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Hatred, Rhetoric And The Violence They Spawn

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Hatred, Rhetoric And The Violence They Spawn

A woman throws a bouquet of flowers at a memorial for the victims of the shooting at the Pulse gay nightclub in Orlando, Florida, June 14, 2016. REUTERS/Jim Young

I am supposed to be writing about a shooting in Orlando, but my thoughts keep circling back to a funeral in Louisville.

About the shooting, you have doubtless already heard your fill of grisly details. Suffice it to say that in the dark hours of Sunday morning, a Muslim man armed with a military-style assault rifle opened fire on Latin Night at a gay nightclub, killing 49 people, wounding dozens more.

The atrocity, the biggest mass shooting in American history, ignited another dreary spasm of Islamophobia, led by Donald Trump. In short order, the presumptive Repugnant Party candidate for president bragged about “being right on radical Islamic terrorism,” suggested that President Obama is sympathetic to terrorists and renewed his call for a ban on Muslim immigration, though he did not explain how that would have stopped the killer, who, like Trump, was born in New York City.

For good measure, Trump’s Islamophobia was met by the homophobia of one Roger Jimenez, a Baptist preacher in Sacramento who told his congregation it was “great” that “50 pedophiles were killed today” and went on to call for the government to “round them all up and put them up against a firing wall and blow their brains out.”

So yes, this is what I need to be writing about today, the hatred, the division and the rhetorical and actual violence they spawn. But I keep coming back to that funeral for Muhammad Ali.

Perhaps you caught some part of the ceremony on television the Friday before the shooting. If you did, perhaps you were struck, as I was, by the fact of ministers, rabbis, Iroquois spiritual leaders, a Jewish comic, a black TV personality and a white politician born in segregated Arkansas, all coming together under one roof to honor an African-American Muslim. Perhaps it spoke to some deep part of you of the potentialities beneath our animosities, the commonalities within our separations.

We are taught to regard the animosities and separations as definitive and unavoidable, part and parcel of what it means to be human. That this is a lie is reflected in all the tributaries of color, faith and tribe that flowed together to honor Ali. Animosities and separations are not conditions you are born with. Rather, they are conditions you choose.

Jimenez, sadly, made that choice. So did Trump. And so did the man who walked into that nightclub and butchered all those people. They are all alike. Only in degree and choice of weapon do they differ.

And as appalled, sickened and repulsed as the massacre leaves me, I am also disgusted by the response from these people in putative positions of responsibility and by the fact that their enablers on the political right will justify, rationalize or otherwise make excuses for these acts of human malpractice. I am tired of chalking this sort of thing up to ideological disagreement.

This is not about ideology. No, this is about the mainstreaming and normalizing of hatred in ways not seen for more than 50 years. It is about how people deserve to be treated, about whether we are a country where the exclusion and even execution of vulnerable peoples are bandied casually about from platforms of authority or whether we are a country with the courage of its convictions.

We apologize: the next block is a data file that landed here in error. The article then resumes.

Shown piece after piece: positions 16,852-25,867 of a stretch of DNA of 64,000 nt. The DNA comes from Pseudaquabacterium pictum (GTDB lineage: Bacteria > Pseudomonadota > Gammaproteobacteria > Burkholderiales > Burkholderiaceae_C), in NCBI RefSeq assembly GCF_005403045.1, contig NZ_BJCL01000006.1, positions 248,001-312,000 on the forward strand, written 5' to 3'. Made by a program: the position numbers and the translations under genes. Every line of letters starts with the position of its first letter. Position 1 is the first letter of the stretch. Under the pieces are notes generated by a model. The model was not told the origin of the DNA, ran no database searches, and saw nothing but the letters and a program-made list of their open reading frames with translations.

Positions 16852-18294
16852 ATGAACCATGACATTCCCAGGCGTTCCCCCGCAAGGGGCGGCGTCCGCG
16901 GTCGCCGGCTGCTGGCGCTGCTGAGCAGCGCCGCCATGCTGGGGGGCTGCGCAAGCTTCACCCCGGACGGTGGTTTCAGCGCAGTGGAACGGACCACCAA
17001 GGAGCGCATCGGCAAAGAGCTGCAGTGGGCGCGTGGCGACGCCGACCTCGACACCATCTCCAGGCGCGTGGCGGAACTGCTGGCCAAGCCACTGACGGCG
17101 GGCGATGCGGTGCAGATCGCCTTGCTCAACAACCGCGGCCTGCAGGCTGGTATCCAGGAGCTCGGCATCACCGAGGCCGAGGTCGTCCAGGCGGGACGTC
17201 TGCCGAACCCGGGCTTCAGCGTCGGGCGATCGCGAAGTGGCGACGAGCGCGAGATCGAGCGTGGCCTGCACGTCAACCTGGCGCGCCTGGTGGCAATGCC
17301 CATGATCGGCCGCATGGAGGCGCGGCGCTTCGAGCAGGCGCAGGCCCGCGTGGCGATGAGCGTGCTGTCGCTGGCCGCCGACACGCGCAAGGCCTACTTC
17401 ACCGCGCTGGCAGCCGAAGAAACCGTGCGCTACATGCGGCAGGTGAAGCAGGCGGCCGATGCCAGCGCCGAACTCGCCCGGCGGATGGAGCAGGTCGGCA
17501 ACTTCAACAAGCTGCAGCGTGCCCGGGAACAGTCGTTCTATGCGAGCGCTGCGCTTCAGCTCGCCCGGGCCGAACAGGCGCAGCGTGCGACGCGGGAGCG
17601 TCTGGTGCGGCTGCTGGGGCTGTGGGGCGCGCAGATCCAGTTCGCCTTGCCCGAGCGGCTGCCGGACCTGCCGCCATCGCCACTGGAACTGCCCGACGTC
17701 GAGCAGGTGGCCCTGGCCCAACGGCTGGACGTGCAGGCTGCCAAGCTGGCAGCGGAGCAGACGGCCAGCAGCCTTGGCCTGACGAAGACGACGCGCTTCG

I don’t expect much from a mass murderer. But you’d like to think you can hope for a little — I don’t know — grace, dignity, statesmanship from a preacher and a would-be president. Is simple decency too much to ask?

God help us, if it is.

Friday saw all sorts of people cross all sorts of cultural lines in order to pay tribute to a man they all somehow recognized as one of their own. It offered shining proof of what human beings can be.

Then came Sunday, and an awful reminder of what we too often are.

(Leonard Pitts is a columnist for The Miami Herald, 1 Herald Plaza, Miami, Fla., 33132. Readers may contact him via e-mail at lpitts@miamiherald.com.)


Photo: A woman throws a bouquet of flowers at a memorial for the victims of the shooting at the Pulse gay nightclub in Orlando, Florida, June 14, 2016.   REUTERS/Jim Young 

Leonard Pitts Jr.

Leonard Pitts Jr. is a nationally syndicated commentator, journalist, and novelist. Pitts' column for the Miami Herald deals with the intersection between race, politics, and culture, and has won him multiple awards including a Pulitzer Prize in 2004.

The highly regarded novel, Freeman (2009), is his most recent book.

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  1. Andrew Long June 15, 2016

    Well done, thank you for this. What most of us fail to realize is that there are a great number of people in this country who are not strong enough (or simply not intelligent enough to think critically) and are highly influenced by what they hear, particularly when it comes from a pulpit or a candidate that touches their lowest level of fear and hate.

    1. Dominick Vila June 15, 2016

      Great post! That is exactly the reason for Trump’s popularity. His simplistic claims and proposals appeal to those who lack the intellectual capacity to analyze issues. For that segment of our population, slogans such as radical Islam, insinuations blaming President Obama, and our immigration system, for the crimes committed by American born Muslims, and other similar accusations, make perfect sense.